Another concern in the application of melatonin treatment for autoimmune diseases is the high doses used in the experiments with animal models. However, melatonin exhibits a high level of safety in clinical trials. In a clinical trial in patients with amyotrophic lateral sclerosis, a daily oral dose of 30–60 mg of melatonin was well tolerated and generated no side effects [155]. In a later clinical trial, patients who received daily rectal melatonin treatment at a higher dose (300 mg per day) also did not show any complications [156]. A recent report also demonstrated that treatment of patients undergoing major aortic surgery with up to 60 mg intravenous melatonin during surgery was safe and without complications [151]. Therefore, application of a high pharmacological dose of melatonin in the therapy of autoimmune diseases should be acceptable. However, the treatment doses used in some of the animal studies are higher than the treatment of melatonin used in human clinical trials. Thus, the appropriate doses used in clinical application for inflammatory autoimmune diseases still need to be examined.

4. Concluding Remarks

Melatonin therapy has been studied in several animal models of autoimmune disease and evaluated in patients with clinical autoimmune disease (Figure 1). For most of the autoimmune diseases discussed in this article except RA, melatonin treatment reduced the severity of disease in animal models (Table 1) and some clinical trials [93,144]. These observations suggest the importance of endogenous melatonin in the development of autoimmune disease and the possibility of exogenous melatonin treatment of human autoimmune diseases.

Acknowledgments

This work was supported by the National Science Council, Taiwan (NSC99-2320-B-016- 001-MY3, NSC101-2321-B-016-002 to H.-K. Sytwu and NSC101-2320-B-016-016 to G.-J. Lin), Tri-service General Hospital (TSGH-C102-007-009-S01) and in part by the C.Y. Foundation for Advancement of Education, Sciences and Medicine.

Abbreviations

EAEexperimental autoimmune encephalomyelitis
CIAcollagen-induced arthritis
AAadjuvant-induced arthritis
i.p.intraperitoneal injection
sc.subcutaneous injection
dwdrinking water
SDSprague-Dawley
NODnon-obese diabetic
DSSdextran sodium sulphate
DNBSdinitrobenzene sulfonic acid
TNBStrinitrobenzene sulfonic acid

Conflict of Interest

The authors declare no conflict of interest.

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Figure 1. The possible modulatory roles of melatonin in animal models and clinical trials of inflammatory autoimmune diseases.

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Figure 1. The possible modulatory roles of melatonin in animal models and clinical trials of inflammatory autoimmune diseases.
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Table Table 1. The effects of melatonin in the animal model of autoimmune diseases.

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Table 1. The effects of melatonin in the animal model of autoimmune diseases.
Clinical diseasesAnimal modelsMelatonin treatmentResultsReference
Multiple sclerosisEAEReceptor antagonist (luzindole)Suppresses the onset of EAE[76]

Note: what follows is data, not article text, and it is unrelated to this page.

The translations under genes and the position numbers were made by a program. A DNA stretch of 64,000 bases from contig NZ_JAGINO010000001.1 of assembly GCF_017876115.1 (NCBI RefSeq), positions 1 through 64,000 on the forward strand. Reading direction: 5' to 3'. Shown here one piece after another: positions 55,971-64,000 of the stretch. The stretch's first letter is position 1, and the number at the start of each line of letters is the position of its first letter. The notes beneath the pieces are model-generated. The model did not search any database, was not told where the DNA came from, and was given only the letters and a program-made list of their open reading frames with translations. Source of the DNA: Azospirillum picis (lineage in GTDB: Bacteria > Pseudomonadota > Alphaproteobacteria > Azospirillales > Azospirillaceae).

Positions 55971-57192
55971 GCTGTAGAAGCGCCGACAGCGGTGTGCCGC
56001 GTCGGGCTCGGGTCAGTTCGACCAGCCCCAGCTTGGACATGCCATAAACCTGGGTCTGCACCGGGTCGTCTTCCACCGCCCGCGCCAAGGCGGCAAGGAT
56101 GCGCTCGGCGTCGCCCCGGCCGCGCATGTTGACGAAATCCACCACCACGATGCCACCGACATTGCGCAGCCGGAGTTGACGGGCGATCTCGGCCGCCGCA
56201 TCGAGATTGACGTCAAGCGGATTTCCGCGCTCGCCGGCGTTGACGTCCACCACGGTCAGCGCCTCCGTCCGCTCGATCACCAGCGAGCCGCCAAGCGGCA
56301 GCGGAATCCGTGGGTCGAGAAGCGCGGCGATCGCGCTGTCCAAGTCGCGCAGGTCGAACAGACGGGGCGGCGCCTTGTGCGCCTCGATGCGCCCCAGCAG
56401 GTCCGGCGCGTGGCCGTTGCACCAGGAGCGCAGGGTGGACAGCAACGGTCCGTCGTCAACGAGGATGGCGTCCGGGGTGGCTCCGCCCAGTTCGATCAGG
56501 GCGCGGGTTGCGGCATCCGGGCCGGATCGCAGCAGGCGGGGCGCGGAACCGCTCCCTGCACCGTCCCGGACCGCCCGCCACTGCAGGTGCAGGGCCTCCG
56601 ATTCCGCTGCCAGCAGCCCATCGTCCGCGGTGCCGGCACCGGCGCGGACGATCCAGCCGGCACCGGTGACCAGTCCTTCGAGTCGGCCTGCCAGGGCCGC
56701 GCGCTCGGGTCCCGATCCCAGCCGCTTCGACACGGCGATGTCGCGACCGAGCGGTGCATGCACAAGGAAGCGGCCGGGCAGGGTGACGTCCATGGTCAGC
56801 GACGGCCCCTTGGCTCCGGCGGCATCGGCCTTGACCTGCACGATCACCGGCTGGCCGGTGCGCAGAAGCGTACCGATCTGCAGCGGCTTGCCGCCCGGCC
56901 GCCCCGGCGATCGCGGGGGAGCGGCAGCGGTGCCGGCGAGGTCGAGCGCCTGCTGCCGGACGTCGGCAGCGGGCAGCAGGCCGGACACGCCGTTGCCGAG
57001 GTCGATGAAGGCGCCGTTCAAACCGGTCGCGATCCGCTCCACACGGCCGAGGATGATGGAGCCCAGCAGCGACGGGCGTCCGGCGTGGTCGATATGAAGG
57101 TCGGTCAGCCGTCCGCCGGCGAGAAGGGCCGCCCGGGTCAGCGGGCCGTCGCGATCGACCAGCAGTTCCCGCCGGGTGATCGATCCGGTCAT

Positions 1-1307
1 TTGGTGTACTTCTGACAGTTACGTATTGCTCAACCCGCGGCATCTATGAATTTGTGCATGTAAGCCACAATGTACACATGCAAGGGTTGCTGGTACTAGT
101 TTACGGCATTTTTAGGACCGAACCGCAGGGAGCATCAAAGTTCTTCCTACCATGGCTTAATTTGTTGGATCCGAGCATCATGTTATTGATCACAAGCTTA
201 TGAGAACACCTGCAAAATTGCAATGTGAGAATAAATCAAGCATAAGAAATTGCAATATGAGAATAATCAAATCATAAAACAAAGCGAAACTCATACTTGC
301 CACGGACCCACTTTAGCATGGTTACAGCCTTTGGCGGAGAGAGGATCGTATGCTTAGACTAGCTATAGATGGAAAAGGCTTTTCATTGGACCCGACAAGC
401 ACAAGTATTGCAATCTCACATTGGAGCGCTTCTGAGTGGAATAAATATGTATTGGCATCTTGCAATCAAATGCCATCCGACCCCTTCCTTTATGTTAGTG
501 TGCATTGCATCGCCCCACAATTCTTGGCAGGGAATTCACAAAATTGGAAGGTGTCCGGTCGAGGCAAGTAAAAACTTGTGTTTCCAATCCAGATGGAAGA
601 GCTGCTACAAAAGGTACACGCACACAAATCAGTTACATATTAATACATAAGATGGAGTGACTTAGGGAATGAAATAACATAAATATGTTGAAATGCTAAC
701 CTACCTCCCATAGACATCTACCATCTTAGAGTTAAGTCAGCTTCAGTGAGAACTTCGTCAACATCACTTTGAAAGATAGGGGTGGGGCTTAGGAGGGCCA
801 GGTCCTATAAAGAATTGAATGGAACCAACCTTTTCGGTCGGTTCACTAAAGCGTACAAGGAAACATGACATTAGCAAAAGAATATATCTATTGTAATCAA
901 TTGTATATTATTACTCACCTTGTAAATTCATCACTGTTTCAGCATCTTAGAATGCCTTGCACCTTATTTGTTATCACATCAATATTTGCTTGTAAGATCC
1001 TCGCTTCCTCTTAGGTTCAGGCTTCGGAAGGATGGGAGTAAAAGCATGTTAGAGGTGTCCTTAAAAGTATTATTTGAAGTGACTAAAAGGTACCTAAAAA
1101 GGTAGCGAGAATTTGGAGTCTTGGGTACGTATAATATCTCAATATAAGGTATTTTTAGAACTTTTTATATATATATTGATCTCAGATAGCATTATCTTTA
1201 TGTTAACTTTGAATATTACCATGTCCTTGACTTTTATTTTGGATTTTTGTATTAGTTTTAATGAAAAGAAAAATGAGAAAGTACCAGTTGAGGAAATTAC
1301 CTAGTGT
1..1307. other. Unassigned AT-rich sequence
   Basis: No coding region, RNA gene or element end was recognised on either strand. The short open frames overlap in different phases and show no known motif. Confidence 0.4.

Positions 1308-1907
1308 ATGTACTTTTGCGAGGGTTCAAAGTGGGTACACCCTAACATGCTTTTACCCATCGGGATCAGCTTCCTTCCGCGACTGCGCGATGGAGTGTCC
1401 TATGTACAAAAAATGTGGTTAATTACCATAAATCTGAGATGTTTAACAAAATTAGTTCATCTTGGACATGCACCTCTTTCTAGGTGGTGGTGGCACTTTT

EAE5 mg/kg, orallyReduces the incidence and severity of clinical signs[75]
Systemic lupus erythematosusMRL/MpJ-lprFas mice30 mg/kg, dwAmeliorates disease in females, whereas exacerbates disease in males[84]
MRL/MpJ-lprFas mice30 mg/kg, dw, combined with testosterone in females, with estradiol in malesDecrease in total serum IgG, IgM, anti-ddsDNA, and anti-CII autoantibodies titers[85]
pristane-induced lupus in Balb/c mice0.01, 0.1, 1.0 mg/kg, intragastricDisplay a beneficial effect on disease[86]
Membranous nephritis in Balb/c mice20 mg/kg, sc.Suppresses the pathological injury of glomeruli and deposition of immune complexes[87]
Rheumatoid arthritisCIA in DBA/1 miceConstant darknessExaggerates severity and chronicity of arthritis[94]
CIA in DBA/1 mice1 mg/kg, sc.Increase arthritis severity[95]
CIA in DBA/1 and NFR/N micePinealectomyAmeliorates arthritis in both strain[96]
AA in SD rats1, 10, 100 μg/kg, intragastricAmeliorates arthritis and inhibits inflammatory response[97]
CIA in Wistar rats30 μg/mouse, sc.No significant effect in hitopathologic features, increases the levels of IL-1β and IL-6 in serum[99]
CIA in DBA/1 mice10 mg/kg, i.p.Increases paw thickness and joint destruction[98]
Type 1 diabetes mellitusNOD micepinealectomyPromotes disease onset[115]
NOD mice4 mg/kg, sc.Protects from the development of disease[115]
NOD mice200 mg/kg, sc.Prolongs islet grafts survival in NOD recipient[122]
Inflammatory bowel diseaseDSS-induced colitis in mice150 μg/kg, i.p.Reduces the severity of colitis[134]
DNBS-colitis in SD rats15 mg/kg, i.p.Reduces severity of colitis[137]
TNBS and acetic acid-colitis in SD rats5 and 10 mg/kgProtects colonic injury in both colitis models[136]
TNBS-colitis in SD rats2.5, 5, 10 mg/kgReduces colonic inflammatory injury[141]
TNBS-colitis in SD rats2.5, 5, 10 mg/kg, intracolonicAttenuates colonic injury[142]
TNBS-colitis in Wistar-albino rats10 mg/kg, i.p.Decreases colitis scores[140]
DNBS-colitis in SD rats15 mg/kg, i.p.Attenuates colonic injury[138]
TNBS-colitis in Wistar ratsacute administration: 0.5, 1, 2 mg/kg, i.p.; chronic administration: 1 and 2 mg/kg, i.p.Short-term administration protects from colitis while chronic administration aggravates colitis[143]
Acetic acid-colitis in Wistar rats10 mg/kg, i.p. and intracolonicProtects from colitis induced colonic damage[135]
DNBS-colitis in SD rats15 mg/kg, i.p.Reduces colonic injury[139]